Inflation is pushing consumers towards these “low-cost” distributors, but the anxiety-provoking climate linked to the war in Ukraine is also a lever.
Inflation for FMCG is now more than palpable. According to IRI panelist, the prices of these products increased by 1.5% in March over one year, all channels combined (supermarkets, hypermarkets, convenience stores, drive…). If the increase seems contained with regard to overall inflation measured by INSEE over the same period (4.5%)the fact remains that it crossed the 1% threshold, whereas it was only 0.58% in February.
A situation that pushes consumers to look for low prices. Through promotions, discount vouchers, changes in behavior but also by modifying their shopping locations.
400,000 additional customers in one month
Unsurprisingly, hard discount brands like Lidl or Aldi are filling up. From March to April, these stores would have welcomed on average more than 400,000 additional customers.
“We buy less and less in department stores”, explains a client at the microphone of BFMTV. “It’s a habit that came with the increase in prices,” adds another.
“We see that we see new customers, we have an increase in attendance. In a context of economic gloom, it is a windfall effect for us to have new customers”, confirms Jérémy Bourgain, manager a Supeco store (Carrefour).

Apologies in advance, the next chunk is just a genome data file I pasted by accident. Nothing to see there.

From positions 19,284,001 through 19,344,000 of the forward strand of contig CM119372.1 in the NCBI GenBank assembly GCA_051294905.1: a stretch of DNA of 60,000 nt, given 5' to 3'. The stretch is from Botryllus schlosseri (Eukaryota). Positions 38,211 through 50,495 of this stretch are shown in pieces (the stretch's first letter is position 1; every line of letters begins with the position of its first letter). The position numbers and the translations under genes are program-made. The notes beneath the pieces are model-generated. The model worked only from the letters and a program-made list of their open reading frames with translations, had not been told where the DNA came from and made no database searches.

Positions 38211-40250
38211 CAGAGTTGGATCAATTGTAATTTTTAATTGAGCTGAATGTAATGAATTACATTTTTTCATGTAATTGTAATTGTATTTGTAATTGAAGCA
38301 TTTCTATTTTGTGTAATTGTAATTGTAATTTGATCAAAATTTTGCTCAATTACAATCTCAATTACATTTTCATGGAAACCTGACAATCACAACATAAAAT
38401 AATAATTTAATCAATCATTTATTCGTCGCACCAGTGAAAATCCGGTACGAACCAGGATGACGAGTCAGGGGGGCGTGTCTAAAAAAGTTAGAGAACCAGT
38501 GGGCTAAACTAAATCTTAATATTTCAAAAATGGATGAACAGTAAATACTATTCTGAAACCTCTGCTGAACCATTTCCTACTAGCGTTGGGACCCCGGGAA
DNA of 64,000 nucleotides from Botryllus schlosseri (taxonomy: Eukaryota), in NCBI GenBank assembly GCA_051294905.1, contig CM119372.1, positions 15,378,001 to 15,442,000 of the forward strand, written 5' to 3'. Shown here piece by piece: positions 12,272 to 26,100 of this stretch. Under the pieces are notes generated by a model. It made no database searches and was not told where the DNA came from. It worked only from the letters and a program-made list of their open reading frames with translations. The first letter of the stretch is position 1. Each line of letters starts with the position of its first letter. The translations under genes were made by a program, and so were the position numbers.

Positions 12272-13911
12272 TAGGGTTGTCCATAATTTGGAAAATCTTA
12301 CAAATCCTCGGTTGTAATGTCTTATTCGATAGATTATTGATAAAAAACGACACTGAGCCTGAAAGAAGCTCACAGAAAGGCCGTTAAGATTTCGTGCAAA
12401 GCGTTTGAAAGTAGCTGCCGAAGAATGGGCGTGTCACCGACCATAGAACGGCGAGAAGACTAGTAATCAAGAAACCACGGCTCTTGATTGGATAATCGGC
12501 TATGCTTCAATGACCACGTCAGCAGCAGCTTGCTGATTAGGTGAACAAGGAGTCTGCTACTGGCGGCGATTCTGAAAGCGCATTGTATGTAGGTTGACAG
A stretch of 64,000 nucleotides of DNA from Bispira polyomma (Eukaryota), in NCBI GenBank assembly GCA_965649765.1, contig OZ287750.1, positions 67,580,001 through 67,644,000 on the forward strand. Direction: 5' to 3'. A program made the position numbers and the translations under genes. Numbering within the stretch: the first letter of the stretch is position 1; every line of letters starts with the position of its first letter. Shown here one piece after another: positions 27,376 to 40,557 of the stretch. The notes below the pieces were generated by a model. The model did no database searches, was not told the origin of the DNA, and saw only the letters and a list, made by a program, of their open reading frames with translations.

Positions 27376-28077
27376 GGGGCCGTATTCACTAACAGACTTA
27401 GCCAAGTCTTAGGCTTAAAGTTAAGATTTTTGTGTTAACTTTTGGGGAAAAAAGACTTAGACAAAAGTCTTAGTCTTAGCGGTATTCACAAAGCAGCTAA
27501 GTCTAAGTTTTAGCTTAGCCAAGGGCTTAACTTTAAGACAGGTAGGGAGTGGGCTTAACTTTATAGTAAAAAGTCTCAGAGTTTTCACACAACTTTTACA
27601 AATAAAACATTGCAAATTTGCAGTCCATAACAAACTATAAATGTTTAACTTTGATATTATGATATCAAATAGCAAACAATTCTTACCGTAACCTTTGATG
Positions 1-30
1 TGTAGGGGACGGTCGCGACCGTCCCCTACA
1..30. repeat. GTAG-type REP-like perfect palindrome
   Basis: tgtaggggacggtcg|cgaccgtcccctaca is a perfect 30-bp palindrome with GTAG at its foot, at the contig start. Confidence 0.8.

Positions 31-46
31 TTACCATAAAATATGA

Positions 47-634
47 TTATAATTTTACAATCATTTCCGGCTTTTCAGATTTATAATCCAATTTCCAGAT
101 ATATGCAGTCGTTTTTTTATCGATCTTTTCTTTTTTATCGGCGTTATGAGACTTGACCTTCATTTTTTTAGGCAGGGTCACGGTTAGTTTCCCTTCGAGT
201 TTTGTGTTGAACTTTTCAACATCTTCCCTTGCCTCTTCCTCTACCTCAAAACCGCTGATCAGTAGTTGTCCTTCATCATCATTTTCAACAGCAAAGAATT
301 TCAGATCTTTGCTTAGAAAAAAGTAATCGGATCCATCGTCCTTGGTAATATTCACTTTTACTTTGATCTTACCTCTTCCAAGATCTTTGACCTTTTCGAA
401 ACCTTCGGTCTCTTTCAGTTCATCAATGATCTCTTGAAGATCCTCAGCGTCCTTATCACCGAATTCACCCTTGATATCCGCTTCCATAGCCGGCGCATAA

A rather logical evolution but not necessarily paying off. Because all the studies show that it is the first price products that have suffered the most from inflation.
Stronger inflation in these brands
Still according to IRI, it is in the hard discount brands that the rise in prices is the most marked: +1.75%, followed by local shops (Carrefour city, Franprix, Intermarché Express, Petit Casino, etc.) with an increase prices of 1.66% in March. Then come the supermarkets (1.51%), the hypermarkets (1.46%) and the drive (1.12%).
However, these changes in behavior do not only respond to a price issue.
“When the consumer is worried about the economy and prices, then they need safe havens, that is to say, they take refuge in brands or retailers that they think are rather allies of their purchasing power”, analyzes Olivier Dauvers, journalist specializing in mass distribution.
Inflation should speed up to 3% in April and reach around 5% in the summer. Especially since “the impact of the war in Ukraine will not be visible until the beginning of the summer”, warns Emily Mayer, specialist in consumer products at IRI, who expects inflation of 5% to from June or July. “A level not seen since 2008,” she recalls.
Indeed, the government has decided to reopen trade negotiations to take into account the impact of the conflict in Ukraine, which should drive prices up a little more in the coming months.
Which products increased the most?
According to the IRI panelist, pasta is experiencing the largest price increase (+13.4% in March), ahead of mustard (+7.76%), oils (+7.36%), flours (+7.16%) and dried fruits (+6.72%). Corn (+5.1%), coffee (+4.5%), butter (+3.9%) and eggs (3.3%) are not spared either.
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